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    ABSTRACT: Anti-larval effects of levamisole were examined on A. cantonensis in rats and A. costaricensis in mice. 1) In rats inoculated with 40 infective larvae of A. cantonensis: Compared with a non-treated control group, a significant reduction in number of worms recovered was seen in the group receiving a single dose of 1.0 mg/kg or more. A significant decrease in host lung-body weight ratio was seen in the group receiving drug of 3.0 mg/kg or more. 2) In mice inoculated with 20 infective larvae of A. costaricensis. In the non-treated control group, a severe loss in body weight and death of host animals were observed. A single dose of 30 mg/kg on 3, 4 or 5 days post-infection remarkably inhibited these changes. At 30 mg/kg for 3 or 7 days levamisole was more effective than a single dose of the drug. These results suggest that levamisole has conspicuous in vivo effects against larval stages of A. costaricensis as well as A. cantonensis.
    The Southeast Asian journal of tropical medicine and public health 04/1989; 20(1):109-17. · 0.61 Impact Factor
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    ABSTRACT: The nature of antibody responses were investigated in mice experimentally infected with ten third stage larvae of Angiostrongylus costaricensis. An indirect enzyme-linked immunosorbent assay (ELISA) was designed to detect the circulating antibodies using adult somatic (SA) and excretory-secretory (ES) antigens. Antibodies to SA antigens could be detected at low level from the second week of infection but rose gradually from week 3 until week 5. Antibodies to ES antigens could be detected at higher levels from week 2 and continued rising to reach a peak at week 4. Mebendazole showed some in vitro effect on adult worms but no such effect was found with thiabendazole. There was no difference in the antibody level between just before treatment and five weeks post infection.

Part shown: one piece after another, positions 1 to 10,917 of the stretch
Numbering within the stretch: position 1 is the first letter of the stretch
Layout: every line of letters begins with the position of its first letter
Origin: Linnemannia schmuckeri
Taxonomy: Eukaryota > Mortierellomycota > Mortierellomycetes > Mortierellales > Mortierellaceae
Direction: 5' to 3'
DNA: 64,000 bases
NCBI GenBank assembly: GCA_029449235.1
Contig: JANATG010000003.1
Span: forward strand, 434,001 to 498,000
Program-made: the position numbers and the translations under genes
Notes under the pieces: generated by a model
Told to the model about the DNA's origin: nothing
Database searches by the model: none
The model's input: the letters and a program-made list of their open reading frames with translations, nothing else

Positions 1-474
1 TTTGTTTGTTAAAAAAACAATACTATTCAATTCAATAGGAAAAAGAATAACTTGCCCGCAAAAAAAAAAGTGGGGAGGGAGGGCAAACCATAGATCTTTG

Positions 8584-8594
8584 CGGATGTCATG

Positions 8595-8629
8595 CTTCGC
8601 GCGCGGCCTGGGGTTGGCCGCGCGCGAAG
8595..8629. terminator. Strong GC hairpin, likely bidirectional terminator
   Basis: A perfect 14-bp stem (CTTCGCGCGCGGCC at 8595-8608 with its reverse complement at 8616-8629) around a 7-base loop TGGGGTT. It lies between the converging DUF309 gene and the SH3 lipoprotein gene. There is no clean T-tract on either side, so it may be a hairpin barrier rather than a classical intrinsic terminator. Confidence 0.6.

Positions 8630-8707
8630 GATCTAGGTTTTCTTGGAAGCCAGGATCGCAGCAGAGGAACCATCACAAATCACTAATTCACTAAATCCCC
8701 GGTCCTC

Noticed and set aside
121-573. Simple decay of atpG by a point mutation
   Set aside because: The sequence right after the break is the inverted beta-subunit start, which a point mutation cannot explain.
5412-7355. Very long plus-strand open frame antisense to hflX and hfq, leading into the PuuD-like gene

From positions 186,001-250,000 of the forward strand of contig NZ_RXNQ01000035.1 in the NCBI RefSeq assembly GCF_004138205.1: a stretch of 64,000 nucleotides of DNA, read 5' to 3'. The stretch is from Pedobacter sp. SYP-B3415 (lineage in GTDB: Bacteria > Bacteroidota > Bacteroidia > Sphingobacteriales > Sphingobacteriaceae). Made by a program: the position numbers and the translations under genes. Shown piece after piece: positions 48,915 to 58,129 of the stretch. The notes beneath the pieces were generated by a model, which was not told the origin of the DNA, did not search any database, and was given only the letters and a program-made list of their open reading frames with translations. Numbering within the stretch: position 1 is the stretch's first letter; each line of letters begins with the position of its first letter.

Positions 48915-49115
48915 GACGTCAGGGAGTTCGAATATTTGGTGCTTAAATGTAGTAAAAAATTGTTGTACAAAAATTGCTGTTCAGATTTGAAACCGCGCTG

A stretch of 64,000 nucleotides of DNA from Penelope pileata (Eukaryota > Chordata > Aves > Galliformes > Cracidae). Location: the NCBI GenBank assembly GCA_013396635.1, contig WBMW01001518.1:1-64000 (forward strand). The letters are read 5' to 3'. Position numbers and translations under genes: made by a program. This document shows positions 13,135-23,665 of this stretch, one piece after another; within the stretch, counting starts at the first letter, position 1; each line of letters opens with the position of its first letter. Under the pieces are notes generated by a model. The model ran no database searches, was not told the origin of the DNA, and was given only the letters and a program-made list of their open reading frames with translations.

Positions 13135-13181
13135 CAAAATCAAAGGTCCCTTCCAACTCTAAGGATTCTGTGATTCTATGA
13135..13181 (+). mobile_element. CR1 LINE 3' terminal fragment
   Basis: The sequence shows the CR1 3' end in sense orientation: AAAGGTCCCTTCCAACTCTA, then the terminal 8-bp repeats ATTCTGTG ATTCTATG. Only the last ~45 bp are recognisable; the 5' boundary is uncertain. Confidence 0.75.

Serodiagnosis and Immunotherapy in Infectious Disease 01/1989; 3(1):51-56.
  • A I Ishii, M Terada, M Sano
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    ABSTRACT: The effects of neuropharmacological agents on the motility of irradiated and non-irradiated Angiostrongylus cantonensis adult females were studied. GABA induced complete paralysis in non-irradiated and 5,000 R-irradiated worms, but caused only slight paralysis on 10,000 R-irradiated worms. The paralytic effect of GABA was antagonised by picrotoxin. The reason for low susceptibility of heavily irradiated worms to GABA is not known. There was no difference in susceptibility of non-irradiated and irradiated worms to other neuropharmacological agents including eserine, phenylephrine and dibenamine.
    The Southeast Asian journal of tropical medicine and public health 01/1988; 18(4):547-51. · 0.61 Impact Factor
  • A I Ishii, M Honda, M Sano
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    ABSTRACT: Effects of gamma ray irradiation on the first-stage larvae of Angiostrongylus cantonensis were studied. Compared to the non-treated controls, infection of rats with third-stage larvae which developed from irradiated first-stage larvae resulted in reduced recovery rates of adults. There was also a change in the male-female adult worm ratio and a reduction in larval output per female in relation to increasing irradiation dosage. Morphological changes in the adults were noted.
    Parasitology Research 02/1987; 73(2):159-64. · 2.85 Impact Factor